BlackBerry maker Research In Motion (RIM) announced on Monday their intentions to be the latest wireless-device maker to step into the tablet computer market with a touchscreen device called the BlackBerry PlayBook. At the company’s annual DevCon conference in San Francisco, RIM co-CEO Mike Lazaridis marketed the Playbook as “the first enterprise-ready tablet”. He also mentioned the tablet is designed to “amplify” the experience of the company’s BlackBerry smartphones, which can pair with the tablet through a Bluetooth connection.
The BlackBerry PlayBook is the Operating System and the type of product a lot of people been wanting to see from Research In Motion for a while now, and it looks like it's going to deliver. It boasts BlackBerry integration, out-of-the-box BlackBerry Enterprise Server compatibility and security features designed to appeal to businesses as well as true multitasking, gaming and multimedia capabilities. The operating system delivers a full web experience including Flash as well as some pretty robust hardware specs:
● BlackBerry Tablet OS with support for symmetric
● 7" LCD touch screen with full multi-touch and gesture
● 1 GHz dual-core processor
● 1 GB RAM
● Dual HD cameras (3 MP front facing, 5 MP rear facing),
supports 1080 p HD video recording
● Video playback: 1080p HD Video, h.264, MPEG, DivX,
● Audio playback: MP3, AAC, WMA
● HDMI video output
● Wi-Fi - 802.11 a/b/g/n
● Bluetooth 2.1 + EDR
● Connectors: microHDMI, microUSB, charging contacts
● Open, flexible application platform with support for
WebKit/HTML-5, Adobe Flash Player 10.1, Adobe Mobile
AIR, Adobe Reader, POSIX, OpenGL, Java
● Ultra-thin and portable: Measures 5.1" x 7.6" x 0.4"
(130mm x 193mm x 10mm), weighing less than a
pound (approximately 0.9 lb or 400g)
Research In Motion did not announce a release date or pricing information, but did mention that the PlayBook will not be available until next year, sadly missing the holiday season. RIM intends to also offer 3G and 4G models in the future.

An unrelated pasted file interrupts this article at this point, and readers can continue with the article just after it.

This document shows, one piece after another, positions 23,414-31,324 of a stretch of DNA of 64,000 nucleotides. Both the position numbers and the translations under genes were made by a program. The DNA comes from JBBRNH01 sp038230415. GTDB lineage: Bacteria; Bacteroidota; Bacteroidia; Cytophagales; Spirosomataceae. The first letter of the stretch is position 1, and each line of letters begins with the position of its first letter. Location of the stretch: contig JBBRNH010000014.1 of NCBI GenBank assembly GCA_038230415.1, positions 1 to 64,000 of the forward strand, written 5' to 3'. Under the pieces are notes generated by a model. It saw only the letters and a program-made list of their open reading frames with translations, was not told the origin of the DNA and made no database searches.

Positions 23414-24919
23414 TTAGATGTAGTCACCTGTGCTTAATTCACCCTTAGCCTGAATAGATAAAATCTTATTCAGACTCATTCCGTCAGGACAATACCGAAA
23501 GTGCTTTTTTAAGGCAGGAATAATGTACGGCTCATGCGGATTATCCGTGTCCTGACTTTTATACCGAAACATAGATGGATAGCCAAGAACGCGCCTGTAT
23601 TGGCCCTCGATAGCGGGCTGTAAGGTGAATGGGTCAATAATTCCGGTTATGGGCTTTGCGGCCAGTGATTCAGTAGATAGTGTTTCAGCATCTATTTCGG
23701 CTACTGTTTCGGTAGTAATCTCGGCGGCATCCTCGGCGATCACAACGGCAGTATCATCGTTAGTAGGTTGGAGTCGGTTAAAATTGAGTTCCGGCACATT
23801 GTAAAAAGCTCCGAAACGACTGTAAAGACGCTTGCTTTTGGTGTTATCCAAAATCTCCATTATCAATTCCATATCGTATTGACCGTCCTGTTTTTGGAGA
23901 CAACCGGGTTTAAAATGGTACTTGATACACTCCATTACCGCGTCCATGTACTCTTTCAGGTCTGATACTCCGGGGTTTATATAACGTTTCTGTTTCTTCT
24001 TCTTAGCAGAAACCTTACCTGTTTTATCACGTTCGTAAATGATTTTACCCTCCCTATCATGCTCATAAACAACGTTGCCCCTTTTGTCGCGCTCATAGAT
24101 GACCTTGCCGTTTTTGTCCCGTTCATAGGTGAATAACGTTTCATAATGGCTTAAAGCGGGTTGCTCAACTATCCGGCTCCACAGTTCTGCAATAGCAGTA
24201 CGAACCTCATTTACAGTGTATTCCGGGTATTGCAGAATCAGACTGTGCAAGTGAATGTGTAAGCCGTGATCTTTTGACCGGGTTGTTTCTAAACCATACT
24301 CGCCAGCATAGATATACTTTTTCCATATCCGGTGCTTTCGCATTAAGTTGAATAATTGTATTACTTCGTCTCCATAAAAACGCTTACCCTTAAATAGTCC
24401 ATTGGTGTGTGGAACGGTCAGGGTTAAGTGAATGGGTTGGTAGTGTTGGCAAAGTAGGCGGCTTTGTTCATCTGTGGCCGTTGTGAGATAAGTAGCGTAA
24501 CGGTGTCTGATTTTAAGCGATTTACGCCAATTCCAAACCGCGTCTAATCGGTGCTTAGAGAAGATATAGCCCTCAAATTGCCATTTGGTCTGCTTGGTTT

Without sacrificing the BlackBerry enterprise heritage, the future of BlackBerry looks promising once again!
Mozilla Labs, pieced together with the help of the community, designed this amazing mobile phone concept named “Seabird” as part of the Mozilla Labs Concept Series. The concept is nothing short of incredible. The entire tech blog world is currently talking about it, and with good reason.
Let's start by saying that this device is purely a concept, and Mozilla has no intention of producing it. The Mozilla Seabird is a product of the Mozilla Labs Concept Series, which is an open call to share ideas about improving the Internet, Mozilla, and its Firefox browser. The Seabird is an 'Open Web Concept Phone' by Billy May, that has been refined by community feedback since its 2009 introduction. May describes the project as "an experiment in how users might interact with their mobile content as devices and technology advance."
In concept, the device isn’t too different from what is currently on the market – there’s a large touchscreen, sleek body design and camera. It does step it up a notch by including dual pico projectors to enable users to project what’s on their device to a larger screen or wall as well as an infrared keyboard for typing. The Mozilla Seabird also envisions an embedded Bluetooth dongle with could be used as a form of a 3D mouse.
While we likely won't see anything like this for some time, it's exciting to think of the possibilities. To learn more about this concept, please visit the Mozilla Labs page.